The Wholesome Reason Zion National Park Closes Some Iconic Climbs To The Public

There are so many reasons to visit Zion National Park. It has incredibly beautiful scenery and a plethora of things to do, including hiking, canyoneering, horseback riding, biking, desert photography, stargazing, and more. People also flock to the park to climb its majestic sandstone cliffs, some of which tower 2,000 feet above the canyon floor. Those daring enough to give Zion's big wall climbing scene a whirl can do so via famous multi-pitch climbs such as Prodigal Sun or the Lowe Route on Angel's Landing. 

However some of these climbing areas close to the public a portion of each year for a very good reason — to protect high-flying peregrine falcons, who return to the park each spring with their mates to build their nests as high as 1,300 feet off the ground in lofty crags and towers. Zion's lead wildlife biologist Janice Stroud-Settles told St. George News what could happen if climbers were to disturb the monogamous couples, for whom mating is serious business: "If they are forced off their nests, they may not return, and that's why it's so important that we do not disturb them at this critical time of year."  It makes sense — probably the last thing a falcon couple needs when preparing for their next brood is a bunch of red-faced, sweaty climbers peering into their business and making a bunch of noise.

What to know about climbing closures at Zion National Park

Falcon nesting season lasts from about March through early fall — a decent chunk of the year. But the good news is that not all Zion climbing areas stay closed for the entirety of the nesting season. Only places where the park's wildlife biologists have spotted active nests close; these nests usually number 8 to 10 per year. Climbing areas without active nests reopen late in April or early in May, while those where current nests have been identified remain closed and are observed throughout the summer. After the juvenile birds leave the nests — often in July or August — the park reopens the nesting areas to climbers.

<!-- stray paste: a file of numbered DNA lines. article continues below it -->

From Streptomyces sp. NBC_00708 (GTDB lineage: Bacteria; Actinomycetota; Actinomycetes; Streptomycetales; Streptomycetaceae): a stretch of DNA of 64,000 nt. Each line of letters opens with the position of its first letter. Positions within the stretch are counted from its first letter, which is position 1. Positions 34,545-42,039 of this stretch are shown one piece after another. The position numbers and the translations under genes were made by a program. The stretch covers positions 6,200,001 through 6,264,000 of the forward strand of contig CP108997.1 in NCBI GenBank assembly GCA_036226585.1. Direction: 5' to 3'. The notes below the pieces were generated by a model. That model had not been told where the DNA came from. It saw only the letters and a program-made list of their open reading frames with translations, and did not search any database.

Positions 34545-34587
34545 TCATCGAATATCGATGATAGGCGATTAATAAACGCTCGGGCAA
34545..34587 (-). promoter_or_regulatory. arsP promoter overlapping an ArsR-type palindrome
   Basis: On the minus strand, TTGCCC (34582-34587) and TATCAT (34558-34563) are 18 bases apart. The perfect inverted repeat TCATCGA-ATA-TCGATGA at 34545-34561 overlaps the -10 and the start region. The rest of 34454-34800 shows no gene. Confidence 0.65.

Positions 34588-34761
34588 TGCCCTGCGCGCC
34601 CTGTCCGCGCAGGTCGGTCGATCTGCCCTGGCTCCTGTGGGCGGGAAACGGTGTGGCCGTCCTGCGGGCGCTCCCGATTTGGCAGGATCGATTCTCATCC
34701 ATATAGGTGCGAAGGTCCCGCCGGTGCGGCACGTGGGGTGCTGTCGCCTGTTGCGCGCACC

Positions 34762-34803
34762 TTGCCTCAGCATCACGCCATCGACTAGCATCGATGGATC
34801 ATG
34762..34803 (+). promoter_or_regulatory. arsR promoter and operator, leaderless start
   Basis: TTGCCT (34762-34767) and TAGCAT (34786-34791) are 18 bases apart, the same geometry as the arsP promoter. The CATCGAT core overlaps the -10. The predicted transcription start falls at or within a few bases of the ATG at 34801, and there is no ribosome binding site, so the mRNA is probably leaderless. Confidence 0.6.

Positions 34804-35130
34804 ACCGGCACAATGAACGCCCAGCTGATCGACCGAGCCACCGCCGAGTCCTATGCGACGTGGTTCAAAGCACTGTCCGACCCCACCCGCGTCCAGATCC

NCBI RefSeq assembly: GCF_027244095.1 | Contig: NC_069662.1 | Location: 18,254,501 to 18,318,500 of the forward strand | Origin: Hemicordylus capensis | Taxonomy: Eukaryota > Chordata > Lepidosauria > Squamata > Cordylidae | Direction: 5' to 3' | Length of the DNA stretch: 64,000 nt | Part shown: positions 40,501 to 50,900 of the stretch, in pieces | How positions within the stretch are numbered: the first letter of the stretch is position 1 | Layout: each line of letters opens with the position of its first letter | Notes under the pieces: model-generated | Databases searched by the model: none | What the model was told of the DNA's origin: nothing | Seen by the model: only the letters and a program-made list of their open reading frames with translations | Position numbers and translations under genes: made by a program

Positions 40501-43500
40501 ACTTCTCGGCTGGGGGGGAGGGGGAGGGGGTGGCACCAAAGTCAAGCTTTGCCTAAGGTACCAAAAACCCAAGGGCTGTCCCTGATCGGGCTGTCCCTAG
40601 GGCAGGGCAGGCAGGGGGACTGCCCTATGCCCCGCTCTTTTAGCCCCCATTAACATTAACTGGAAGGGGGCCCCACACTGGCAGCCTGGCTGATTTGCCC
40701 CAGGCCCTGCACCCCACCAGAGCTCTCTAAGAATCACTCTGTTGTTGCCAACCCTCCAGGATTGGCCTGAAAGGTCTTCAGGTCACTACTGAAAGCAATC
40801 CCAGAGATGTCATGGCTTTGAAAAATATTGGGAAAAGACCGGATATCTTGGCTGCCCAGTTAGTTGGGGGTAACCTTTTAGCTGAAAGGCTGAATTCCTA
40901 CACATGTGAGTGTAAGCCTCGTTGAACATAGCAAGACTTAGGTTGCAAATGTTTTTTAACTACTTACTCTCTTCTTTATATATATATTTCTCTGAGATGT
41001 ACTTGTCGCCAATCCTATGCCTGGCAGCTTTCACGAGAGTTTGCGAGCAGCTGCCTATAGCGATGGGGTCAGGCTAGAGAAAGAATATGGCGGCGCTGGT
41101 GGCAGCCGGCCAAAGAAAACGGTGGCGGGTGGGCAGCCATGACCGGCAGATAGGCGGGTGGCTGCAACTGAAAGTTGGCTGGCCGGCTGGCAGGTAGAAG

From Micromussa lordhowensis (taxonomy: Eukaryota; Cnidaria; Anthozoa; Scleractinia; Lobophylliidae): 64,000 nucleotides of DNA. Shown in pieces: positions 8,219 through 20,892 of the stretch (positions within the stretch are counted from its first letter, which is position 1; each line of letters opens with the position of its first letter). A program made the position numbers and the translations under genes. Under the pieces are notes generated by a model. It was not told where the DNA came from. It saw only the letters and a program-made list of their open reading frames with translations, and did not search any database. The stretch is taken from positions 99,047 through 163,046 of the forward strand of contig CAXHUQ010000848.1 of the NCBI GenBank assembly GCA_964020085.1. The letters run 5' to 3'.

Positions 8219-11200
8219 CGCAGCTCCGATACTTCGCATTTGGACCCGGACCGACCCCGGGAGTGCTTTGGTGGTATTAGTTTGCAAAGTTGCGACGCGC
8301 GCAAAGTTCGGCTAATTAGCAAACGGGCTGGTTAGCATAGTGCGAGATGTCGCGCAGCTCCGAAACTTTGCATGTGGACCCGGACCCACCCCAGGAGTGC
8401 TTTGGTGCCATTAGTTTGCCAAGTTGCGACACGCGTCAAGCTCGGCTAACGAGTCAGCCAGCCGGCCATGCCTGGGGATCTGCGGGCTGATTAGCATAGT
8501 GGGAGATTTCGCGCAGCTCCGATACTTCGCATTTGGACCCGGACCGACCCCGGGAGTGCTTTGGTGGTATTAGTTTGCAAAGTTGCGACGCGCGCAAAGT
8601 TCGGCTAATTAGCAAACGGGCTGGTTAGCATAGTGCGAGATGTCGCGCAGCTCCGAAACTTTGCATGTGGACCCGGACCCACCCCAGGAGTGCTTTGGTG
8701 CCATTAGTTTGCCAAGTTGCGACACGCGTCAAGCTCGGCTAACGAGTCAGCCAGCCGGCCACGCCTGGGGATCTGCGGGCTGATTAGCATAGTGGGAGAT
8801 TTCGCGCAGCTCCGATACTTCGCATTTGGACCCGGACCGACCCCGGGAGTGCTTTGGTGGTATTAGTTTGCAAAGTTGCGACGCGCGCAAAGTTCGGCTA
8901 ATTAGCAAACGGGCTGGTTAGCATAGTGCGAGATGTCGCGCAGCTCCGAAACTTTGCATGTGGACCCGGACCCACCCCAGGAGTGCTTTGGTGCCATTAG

In the meantime, local climbers from the Zion Climbing Coalition help the park manage the process. "We are assisting the Zion National Park wildlife crew in coordinating volunteers to aid the technicians in having more eyes to be able to more effectively open and close the cliffs," said Zion Climbing Coalition's executive director, Steffan Gregory, per St. George News. The key role of volunteers, then, is to keep track of the routines of birds to know when a nest has been established or vacated. These volunteers could be climbers or simply those with an interest in birds who want to go out in the park and play wildlife biologist for a day. By the way, if you're a bird lover, check out our article on the best birdwatching destination in the U.S

What you can do in the park during nesting season

For the most up-to-date information on climbing area closures and openings, check the National Park Service website. If your big wall plans in Zion have been derailed by nesting-related closures, you could always head to this top-ranked U.S. rock climbing destination that's only a 2.5 hour drive away. But here are a few other suggestions about how you might spend your time if you decide to stick around Zion. Hike one of the many amazing trails in the park, such as the short but magnificent Canyon Overlook or the surreal Lower, Middle, or Upper Emerald Pool Trails. 

To simulate a climber's euphoria, ascend Angels Landing via the West Rim Trail, a route known for its narrow ridge and dizzying drop-offs into sheer nothingness. On the higher sections of this trail, be on the lookout for falcons on the rock walls or zooming through the air at speeds of up to 200 miles per hour, making them the fastest creature on Earth. If you're really lucky, you might also spot an endangered California condor, which also nest on the rock walls, as Zion National Park happens to be a major part of their territory. Condors are the largest birds in North America. Sadly, fewer than 100 of these majestic creatures are estimated to be alive today.